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HIS2304 : Crafting History: The Dissertation Proposal

  • Offered for Year: 2022/23
  • Module Leader(s): Dr Ellie Armon Azoulay
  • Lecturer: Dr Matt Perry, Dr Claire Brewster
  • Owning School: History, Classics and Archaeology
  • Teaching Location: Newcastle City Campus
Semester 2 Credit Value: 20
ECTS Credits: 10.0


•       To help students learn how to formulate research questions.
•       To help students practice selecting and analysing a group of primary sources focused on one research question/project.
•       To help students develop skills in designing, planning and executing an extended piece of independent work.
•       To provide opportunities to discuss their research plans with an advisor.

This module serves as the major transition point between Stages 1 and 2, in which the student has developed specific skills about historiography and primary sources in focused ways, and Stage 3, where the dissertation is central. As such, this module is devoted to generating a fully-fledged dissertation proposal that is intellectually purposeful and logistically viable. It will articulate a working thesis that intervenes in a scholarly conversation and does so with a focused look at diverse primary source sets.

Outline Of Syllabus

The first half of the module will be devoted to training in research skills, and guidance on tackling specific historical topics as a researcher; in the second half, the emphasis will be upon students putting those skills into practice by developing and completing an independent research assignment. As such, the bulk of the contact time will be placed earlier in the semester, with surgery hours available later in the semester to allow students to consult with staff one-to-one about their projects. More module time is also given over to Guided Independent Study, to reflect the more independent nature of the assessment.

Topics covered may include:

--acquiring primary sources
--distilling historiography
--finding your voice (adding to the conversation)
--outlining (not planning)
--the architecture of arguments.
--the proofing eye: learning to line-edit

Teaching Methods

Teaching Activities
Category Activity Number Length Student Hours Comment
Guided Independent StudyAssessment preparation and completion771:0077:00Guided Independent Study
Structured Guided LearningLecture materials111:0011:00Lecture materials on research skills development. Counts towards contact hours.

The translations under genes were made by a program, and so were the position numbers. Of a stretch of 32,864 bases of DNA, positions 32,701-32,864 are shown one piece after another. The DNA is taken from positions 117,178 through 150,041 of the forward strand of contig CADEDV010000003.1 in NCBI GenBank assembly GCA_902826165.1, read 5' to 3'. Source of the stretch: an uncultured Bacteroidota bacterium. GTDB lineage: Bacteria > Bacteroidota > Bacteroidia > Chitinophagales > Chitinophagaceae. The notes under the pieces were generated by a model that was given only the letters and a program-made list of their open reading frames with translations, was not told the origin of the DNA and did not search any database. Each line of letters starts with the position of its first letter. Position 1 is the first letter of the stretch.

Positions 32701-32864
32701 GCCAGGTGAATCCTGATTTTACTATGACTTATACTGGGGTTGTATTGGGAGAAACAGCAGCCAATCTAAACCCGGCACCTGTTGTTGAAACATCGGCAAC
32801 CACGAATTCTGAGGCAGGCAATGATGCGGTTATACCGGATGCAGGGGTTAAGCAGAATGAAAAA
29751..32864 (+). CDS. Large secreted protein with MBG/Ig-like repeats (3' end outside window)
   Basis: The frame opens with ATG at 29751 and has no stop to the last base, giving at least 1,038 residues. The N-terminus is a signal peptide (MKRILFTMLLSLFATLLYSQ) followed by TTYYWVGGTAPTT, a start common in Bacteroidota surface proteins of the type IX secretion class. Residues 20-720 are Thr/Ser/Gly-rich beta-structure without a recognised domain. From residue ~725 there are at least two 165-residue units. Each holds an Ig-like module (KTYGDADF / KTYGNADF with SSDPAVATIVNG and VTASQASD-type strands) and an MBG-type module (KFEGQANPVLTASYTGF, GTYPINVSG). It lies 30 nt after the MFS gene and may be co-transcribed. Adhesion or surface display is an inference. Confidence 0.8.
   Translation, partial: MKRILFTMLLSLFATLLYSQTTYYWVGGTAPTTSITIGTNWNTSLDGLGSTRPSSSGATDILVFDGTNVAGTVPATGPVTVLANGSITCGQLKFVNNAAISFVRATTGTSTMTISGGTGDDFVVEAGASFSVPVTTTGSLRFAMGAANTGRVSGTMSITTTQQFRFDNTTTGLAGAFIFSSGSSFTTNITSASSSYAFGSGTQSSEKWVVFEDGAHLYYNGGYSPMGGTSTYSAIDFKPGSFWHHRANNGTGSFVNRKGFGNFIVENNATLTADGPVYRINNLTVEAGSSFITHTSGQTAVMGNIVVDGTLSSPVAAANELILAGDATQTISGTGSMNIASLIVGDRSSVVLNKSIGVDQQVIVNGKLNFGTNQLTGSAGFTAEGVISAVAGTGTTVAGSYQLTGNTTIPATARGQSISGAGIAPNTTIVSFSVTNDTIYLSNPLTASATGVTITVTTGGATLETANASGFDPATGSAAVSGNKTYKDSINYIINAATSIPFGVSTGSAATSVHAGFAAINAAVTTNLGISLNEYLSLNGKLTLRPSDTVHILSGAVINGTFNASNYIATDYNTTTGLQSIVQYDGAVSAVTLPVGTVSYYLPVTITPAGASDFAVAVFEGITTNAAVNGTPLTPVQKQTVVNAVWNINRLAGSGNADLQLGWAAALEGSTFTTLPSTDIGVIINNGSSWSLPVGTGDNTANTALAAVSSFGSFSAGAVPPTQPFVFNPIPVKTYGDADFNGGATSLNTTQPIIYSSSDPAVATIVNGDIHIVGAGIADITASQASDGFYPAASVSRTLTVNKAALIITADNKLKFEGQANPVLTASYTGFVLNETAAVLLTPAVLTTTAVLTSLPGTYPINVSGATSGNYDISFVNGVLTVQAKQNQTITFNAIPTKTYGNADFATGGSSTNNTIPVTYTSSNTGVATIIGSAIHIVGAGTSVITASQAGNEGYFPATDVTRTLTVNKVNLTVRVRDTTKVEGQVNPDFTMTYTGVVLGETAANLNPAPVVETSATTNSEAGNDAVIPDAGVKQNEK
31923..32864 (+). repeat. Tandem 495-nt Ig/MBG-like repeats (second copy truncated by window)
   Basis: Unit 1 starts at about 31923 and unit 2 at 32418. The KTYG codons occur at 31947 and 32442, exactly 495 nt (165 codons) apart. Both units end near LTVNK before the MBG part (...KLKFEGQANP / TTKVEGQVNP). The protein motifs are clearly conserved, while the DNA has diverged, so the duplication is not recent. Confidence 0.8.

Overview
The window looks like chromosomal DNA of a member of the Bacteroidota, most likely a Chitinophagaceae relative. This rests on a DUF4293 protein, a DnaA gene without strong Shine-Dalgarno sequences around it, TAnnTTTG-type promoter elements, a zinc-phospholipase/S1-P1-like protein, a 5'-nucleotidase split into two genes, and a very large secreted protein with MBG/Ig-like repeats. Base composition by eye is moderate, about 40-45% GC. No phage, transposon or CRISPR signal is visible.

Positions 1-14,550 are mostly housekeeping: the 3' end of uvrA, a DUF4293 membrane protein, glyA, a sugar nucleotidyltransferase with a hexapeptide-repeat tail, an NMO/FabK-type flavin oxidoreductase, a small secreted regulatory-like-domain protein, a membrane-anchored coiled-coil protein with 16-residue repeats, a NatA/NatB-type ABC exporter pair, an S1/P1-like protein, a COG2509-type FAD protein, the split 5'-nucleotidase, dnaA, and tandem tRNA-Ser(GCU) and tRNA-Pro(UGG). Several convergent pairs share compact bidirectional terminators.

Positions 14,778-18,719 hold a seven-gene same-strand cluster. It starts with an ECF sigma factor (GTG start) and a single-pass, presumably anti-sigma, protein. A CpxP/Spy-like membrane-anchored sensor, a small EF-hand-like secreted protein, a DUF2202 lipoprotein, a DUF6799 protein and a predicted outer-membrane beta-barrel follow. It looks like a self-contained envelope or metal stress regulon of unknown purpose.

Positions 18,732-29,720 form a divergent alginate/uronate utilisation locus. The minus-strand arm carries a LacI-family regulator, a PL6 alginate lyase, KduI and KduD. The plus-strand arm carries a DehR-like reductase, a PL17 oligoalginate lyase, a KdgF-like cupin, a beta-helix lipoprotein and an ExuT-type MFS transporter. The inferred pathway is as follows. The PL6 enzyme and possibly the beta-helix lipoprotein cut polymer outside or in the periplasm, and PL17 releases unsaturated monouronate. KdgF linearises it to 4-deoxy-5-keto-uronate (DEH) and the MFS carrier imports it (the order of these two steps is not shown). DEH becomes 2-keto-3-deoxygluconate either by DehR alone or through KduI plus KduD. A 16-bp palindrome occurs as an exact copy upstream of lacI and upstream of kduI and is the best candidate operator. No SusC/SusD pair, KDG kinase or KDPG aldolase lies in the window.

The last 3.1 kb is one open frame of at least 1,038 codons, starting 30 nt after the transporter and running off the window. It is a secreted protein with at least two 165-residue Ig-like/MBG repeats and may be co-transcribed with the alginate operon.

Guided Independent StudyDirected research and reading451:0045:00Guided Independent Study
Scheduled Learning And Teaching ActivitiesSmall group teaching112:0022:00N/A
Guided Independent StudyIndependent study451:0045:00Guided Independent Study
Teaching Rationale And Relationship

Teaching will be balanced between seminars providing specialised iterative opportunities for students to investigate research topics further (with the guided assistance of seminar leaders) and guided instruction on the skills necessary to craft the best proposal that will form their assessment (delivered by the module leader in recorded lectures to digest according to the student's individually appropriate timeline).

Assessment Methods

The format of resits will be determined by the Board of Examiners

Other Assessment
Description Semester When Set Percentage Comment
Written exercise2M20preliminary project proposal
Research proposal2A804000 words (incl footnotes but not bibliography)
Zero Weighted Pass/Fail Assessments
Description When Set Comment
Written exerciseMwritten outline of project.
Assessment Rationale And Relationship

The dissertation proposal builds on previous skills acquisitions in Stage 1, plus HIS2316 (which is an opportunity to combine primary and historiographical insights in one research essay). This module extends the process first modelled in HIS2316, providing the student a chance to select a viable dissertation topic, begin sketching out the intellectual and logistical workplan necessary to complete it, permit staff intervention at an earlier stage to facilitate better planning, provide a plan for the student’s summer and/or beginning of Stage 3, and set the foundation for success in the dissertation overall (as befitting the culminating piece of work in their undergraduate careers).

We are requiring you to commit to a topic early on with the preliminary proposal so as to not wreck your chances for good work later in the module, as hard-won experience in previous versions of this module have taught us, and additionally we are requiring an extensively detailed outline that will allow you to think through your evidence and your argument before having to polish that analysis in clear prose. Both will permit you to do your best work on the final proposal.

Reading Lists